LEDERLE's VERAPAMIL SR ANDA PETITION: SEARLE SEEKING DELAY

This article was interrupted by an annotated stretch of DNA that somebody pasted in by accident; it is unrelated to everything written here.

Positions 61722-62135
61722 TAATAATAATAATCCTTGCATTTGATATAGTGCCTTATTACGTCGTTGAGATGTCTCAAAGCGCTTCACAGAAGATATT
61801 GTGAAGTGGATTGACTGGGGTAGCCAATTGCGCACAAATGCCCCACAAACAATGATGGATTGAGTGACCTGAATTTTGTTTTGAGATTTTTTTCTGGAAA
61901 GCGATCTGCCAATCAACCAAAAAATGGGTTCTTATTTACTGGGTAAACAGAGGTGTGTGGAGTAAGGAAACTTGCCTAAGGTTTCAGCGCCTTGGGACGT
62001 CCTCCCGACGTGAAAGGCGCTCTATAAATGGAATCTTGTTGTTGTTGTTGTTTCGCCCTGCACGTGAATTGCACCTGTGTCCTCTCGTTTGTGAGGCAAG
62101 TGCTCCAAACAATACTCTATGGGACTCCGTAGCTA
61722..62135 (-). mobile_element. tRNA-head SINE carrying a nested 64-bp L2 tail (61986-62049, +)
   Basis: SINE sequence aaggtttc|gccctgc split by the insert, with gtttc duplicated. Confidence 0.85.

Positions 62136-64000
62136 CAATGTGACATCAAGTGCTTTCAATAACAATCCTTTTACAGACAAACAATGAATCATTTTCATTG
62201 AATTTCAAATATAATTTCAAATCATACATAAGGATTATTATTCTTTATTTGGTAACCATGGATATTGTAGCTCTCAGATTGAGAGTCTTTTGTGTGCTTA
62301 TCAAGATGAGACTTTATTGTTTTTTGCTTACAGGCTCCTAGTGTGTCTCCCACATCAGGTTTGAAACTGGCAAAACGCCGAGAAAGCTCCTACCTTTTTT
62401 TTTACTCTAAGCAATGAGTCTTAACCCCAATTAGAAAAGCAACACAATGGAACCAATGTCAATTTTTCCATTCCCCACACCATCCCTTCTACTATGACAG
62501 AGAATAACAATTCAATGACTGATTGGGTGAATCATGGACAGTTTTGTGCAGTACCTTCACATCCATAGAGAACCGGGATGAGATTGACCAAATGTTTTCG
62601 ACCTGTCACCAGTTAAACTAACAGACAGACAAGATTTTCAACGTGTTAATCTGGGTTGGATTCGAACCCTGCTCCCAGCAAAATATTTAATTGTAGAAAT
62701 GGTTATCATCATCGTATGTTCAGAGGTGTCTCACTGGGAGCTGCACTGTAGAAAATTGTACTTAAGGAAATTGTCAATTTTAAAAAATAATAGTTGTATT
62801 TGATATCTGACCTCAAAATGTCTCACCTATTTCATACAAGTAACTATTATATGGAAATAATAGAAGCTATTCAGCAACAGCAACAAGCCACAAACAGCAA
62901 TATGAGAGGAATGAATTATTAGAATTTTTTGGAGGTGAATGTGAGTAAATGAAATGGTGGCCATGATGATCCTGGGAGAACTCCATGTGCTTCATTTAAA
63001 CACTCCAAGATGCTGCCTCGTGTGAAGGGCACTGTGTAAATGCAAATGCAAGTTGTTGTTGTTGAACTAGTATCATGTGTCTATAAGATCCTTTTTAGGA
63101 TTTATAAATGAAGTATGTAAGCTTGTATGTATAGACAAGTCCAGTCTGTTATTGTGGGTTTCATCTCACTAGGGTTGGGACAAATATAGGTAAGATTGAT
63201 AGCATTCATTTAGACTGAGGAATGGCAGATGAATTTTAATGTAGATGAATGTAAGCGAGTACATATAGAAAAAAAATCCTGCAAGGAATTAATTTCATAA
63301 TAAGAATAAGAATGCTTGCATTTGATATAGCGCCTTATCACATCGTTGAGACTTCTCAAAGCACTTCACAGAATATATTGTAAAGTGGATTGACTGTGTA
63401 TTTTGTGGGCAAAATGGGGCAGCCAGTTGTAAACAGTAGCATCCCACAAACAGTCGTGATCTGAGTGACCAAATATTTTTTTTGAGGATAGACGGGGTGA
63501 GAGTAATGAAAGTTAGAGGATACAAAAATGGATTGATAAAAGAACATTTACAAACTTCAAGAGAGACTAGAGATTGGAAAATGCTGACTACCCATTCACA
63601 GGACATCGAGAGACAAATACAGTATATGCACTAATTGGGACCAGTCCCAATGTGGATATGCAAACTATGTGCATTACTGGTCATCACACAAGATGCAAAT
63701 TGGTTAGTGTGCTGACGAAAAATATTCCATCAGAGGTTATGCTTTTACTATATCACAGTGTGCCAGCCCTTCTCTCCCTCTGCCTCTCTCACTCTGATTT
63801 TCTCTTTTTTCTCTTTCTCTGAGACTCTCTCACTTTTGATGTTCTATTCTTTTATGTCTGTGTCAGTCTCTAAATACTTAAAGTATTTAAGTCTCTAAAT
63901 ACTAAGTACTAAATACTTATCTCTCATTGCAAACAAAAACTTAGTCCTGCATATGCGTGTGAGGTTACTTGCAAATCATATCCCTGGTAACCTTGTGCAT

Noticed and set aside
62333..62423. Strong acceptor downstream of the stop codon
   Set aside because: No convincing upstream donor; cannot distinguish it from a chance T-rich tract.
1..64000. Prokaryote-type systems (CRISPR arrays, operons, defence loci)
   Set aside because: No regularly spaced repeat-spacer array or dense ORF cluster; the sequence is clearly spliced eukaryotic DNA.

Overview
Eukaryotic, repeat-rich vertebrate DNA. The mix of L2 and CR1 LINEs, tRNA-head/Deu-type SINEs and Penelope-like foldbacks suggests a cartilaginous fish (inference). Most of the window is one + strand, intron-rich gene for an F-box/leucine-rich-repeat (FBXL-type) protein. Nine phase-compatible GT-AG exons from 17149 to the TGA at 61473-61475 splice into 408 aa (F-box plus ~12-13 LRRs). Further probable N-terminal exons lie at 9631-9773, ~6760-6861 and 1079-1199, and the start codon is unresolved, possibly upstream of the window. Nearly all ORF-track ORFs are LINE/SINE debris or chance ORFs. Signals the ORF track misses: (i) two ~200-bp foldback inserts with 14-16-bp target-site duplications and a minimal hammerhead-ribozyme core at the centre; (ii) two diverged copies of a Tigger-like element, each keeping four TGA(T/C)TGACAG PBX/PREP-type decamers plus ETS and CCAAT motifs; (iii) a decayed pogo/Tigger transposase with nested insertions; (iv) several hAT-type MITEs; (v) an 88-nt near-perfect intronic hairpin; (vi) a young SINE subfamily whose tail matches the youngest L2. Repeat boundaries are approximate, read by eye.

LEDERLE's VERAPAMIL SR ANDA PETITION: SEARLE SEEKING DELAY in FDA's decision on the petition. Searle plans to submit a study that will provide information on the types of testing it believes are necessary to establish bioequivalence and therapeutic equivalence of verapamil SR products. Searle asked for the stay in a petition filed with the agency Aug. 21. Searle manufactures Calan SR sustained-release verapamil. "FDA should take advantage of the full ninety-day period in which it may approve or disapprove the Lederle petition," Searle urged, "so that FDA will have the opportunity to consider" new information that will "soon be available" from a Searle study, as well as "the formal recommendations" that Searle intends to submit. Lederle's ANDA suitability petition for 120 mg sustained-release verapamil tabs was received by FDA on July 5. The petition notes that the drug differs from the listed drug, Knoll Pharmaceuticals' Isoptin SR 240 mg sustained-release verapamil tabs, only in its strength. Searle and Knoll co-developed verapamil and the sustained-release formula of verapamil. Lederle's petition states that the lower dose tablet "would provide flexibility and increased accuracy of dose titration by the physician, and greater patient compliance" for those who have an increased response to verapamil, such as the elderly or people of short stature. The petition says that "a bioavailability study (or a request for a waiver of the requirement based on a ]bioavailability/bioequivalence[ study for a 240 mg SR tablet (identical formula)) and a comparative dissolution study will be performed to support an ANDA." Searle pointed out that on April 20, Knoll submitted a petition requesting that "FDA recognize six elements of testing as essential to bioequivalence determinations" for verapamil SR products. Searle stated that its study and recommendations, as well as Knoll's recommendations, "will have a strong bearing on whether the Lederle petition should be approved or disapproved" and on "what testing FDA should specify to be necessary in any response approving the Lederle petition." Searle maintained that verapamil SR is an antihypertensive that has non-linear pharmacokinetics and pharmacodynamics, therefore "differences in dosage form, strength, and rate of absorption are especially important in determining bioequivalence and can have significant implications for safety and efficacy." Searle's study, to be completed in September, "will provide extensive pharmacokinetic and pharmacodynamic profiles of three verapamil products," the firm said. The study will try to measure pharmacokinetic differences among the products and "establish a correlation between such differences and differences in significant pharmacodynamic parameters." According to Searle, Knoll's petition suggests that the following testing be done to establish bioequivalence of verapamil SR products: measurement of the drugs' performance at steady state and evaluation of the drugs' performance under fasting and non-fasting conditions. In addition, Searle recommended testing that is based on "a crossover, replicate design to account for within and between subject variability" and testing that "accounts for the amount of L and D isomers of verapamil which will be due to different release rates from formulations." Searle announced on Aug. 31 that Calan SR has generated more than $ 200 mil. in total 1989 U.S. sales. "Calan SR continues to exceed industry projections," Searle President Joseph Curti, MD, said. U.S. sales in 1988, calculated by Pharmaceutical Data Systems, were $ 155 mil. Searle estimates that Calan SR has accounted for more than 13 mil. pharmacy-filled prescriptions since its approval less than three years ago.
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